When Heyst goes to Schomberg’s hotel with Davidson, he comes to the conclusion that life was meaningless. He feels guilty about Morrison’s death. He goes to the concert hall to listen to the all-female orchestra although he views their playing as a “murdering of the silence.” As their set finishes, the ladies leave the stage to mingle with the audience. Heyst notices one girl who is reluctant and is forced to leave the stage by the orchestra leader’s wife. Heyst feels the same pity for her that he felt for Morrison, so he invites her to sit with him. He learns that she is English and has a wonderful voice. She is grateful for his kindness. Over the next few days, Heyst learns that her name is Alma or Magdalena and that she grew up in poverty. Schomberg has been coming on to her, as have other men in the past. Heyst tells her that he is not rich enough to buy out her employment, but he can “steal” her as soon as he makes some arrangements. Schomberg is upset when he discovers that Heyst has left with the girl.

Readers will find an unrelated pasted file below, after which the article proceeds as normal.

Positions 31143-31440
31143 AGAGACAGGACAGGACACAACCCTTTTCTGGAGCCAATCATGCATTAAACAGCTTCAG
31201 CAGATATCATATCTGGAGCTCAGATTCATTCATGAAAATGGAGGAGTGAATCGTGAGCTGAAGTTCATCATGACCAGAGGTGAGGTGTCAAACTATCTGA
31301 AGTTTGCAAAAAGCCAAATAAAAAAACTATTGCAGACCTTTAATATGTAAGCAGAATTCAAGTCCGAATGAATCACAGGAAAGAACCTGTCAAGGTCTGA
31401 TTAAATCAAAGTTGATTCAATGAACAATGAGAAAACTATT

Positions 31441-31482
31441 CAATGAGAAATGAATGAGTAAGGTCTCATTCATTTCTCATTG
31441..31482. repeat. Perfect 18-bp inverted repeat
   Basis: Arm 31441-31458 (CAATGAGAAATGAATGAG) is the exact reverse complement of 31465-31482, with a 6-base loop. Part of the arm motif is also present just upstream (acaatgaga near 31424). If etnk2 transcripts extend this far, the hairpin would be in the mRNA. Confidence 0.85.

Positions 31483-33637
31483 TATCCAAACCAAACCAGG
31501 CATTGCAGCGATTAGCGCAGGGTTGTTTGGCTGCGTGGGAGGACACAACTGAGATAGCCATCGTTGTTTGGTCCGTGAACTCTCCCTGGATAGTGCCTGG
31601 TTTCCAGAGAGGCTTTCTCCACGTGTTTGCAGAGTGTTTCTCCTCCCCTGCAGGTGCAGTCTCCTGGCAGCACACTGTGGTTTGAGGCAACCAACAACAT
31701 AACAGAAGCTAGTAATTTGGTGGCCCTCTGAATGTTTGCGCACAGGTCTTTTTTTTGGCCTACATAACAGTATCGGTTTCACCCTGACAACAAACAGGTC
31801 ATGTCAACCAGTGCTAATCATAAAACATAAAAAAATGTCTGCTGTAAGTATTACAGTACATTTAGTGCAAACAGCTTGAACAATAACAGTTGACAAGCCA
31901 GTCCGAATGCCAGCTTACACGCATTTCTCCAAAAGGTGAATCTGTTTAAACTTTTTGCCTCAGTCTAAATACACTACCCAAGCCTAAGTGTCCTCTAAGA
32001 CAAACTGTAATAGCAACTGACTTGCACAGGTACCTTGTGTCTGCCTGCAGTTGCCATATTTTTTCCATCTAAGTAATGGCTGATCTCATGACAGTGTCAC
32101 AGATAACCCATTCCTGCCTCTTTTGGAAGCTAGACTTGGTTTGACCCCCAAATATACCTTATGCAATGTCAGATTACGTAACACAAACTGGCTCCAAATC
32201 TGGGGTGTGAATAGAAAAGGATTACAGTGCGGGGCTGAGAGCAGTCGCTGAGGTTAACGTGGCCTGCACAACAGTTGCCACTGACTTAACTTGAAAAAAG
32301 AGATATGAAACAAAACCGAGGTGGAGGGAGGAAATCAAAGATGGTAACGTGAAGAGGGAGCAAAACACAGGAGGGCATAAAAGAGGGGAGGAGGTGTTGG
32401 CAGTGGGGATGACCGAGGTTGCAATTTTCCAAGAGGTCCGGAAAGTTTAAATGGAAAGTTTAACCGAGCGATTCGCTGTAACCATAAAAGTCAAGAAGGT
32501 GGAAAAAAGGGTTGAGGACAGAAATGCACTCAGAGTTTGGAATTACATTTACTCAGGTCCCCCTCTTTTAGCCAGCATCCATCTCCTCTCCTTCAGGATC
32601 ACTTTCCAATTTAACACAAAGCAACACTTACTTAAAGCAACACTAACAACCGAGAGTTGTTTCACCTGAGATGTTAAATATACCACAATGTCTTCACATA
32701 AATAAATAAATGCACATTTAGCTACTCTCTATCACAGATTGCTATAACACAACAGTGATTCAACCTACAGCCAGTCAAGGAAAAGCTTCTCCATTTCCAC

Three other guests arrive at the hotel: Mr. Jones and Ricardo, as well as their servant, Pedro. Jones introduces himself as a tourist but admits he has been called harsher names. Schomberg would like to get rid of them, but they eventually threaten him into letting them run a gambling operation from his hotel. When Ricardo tells Schomberg of their shady past, Schomberg more desperately wants...
(The entire section is 1559 words.)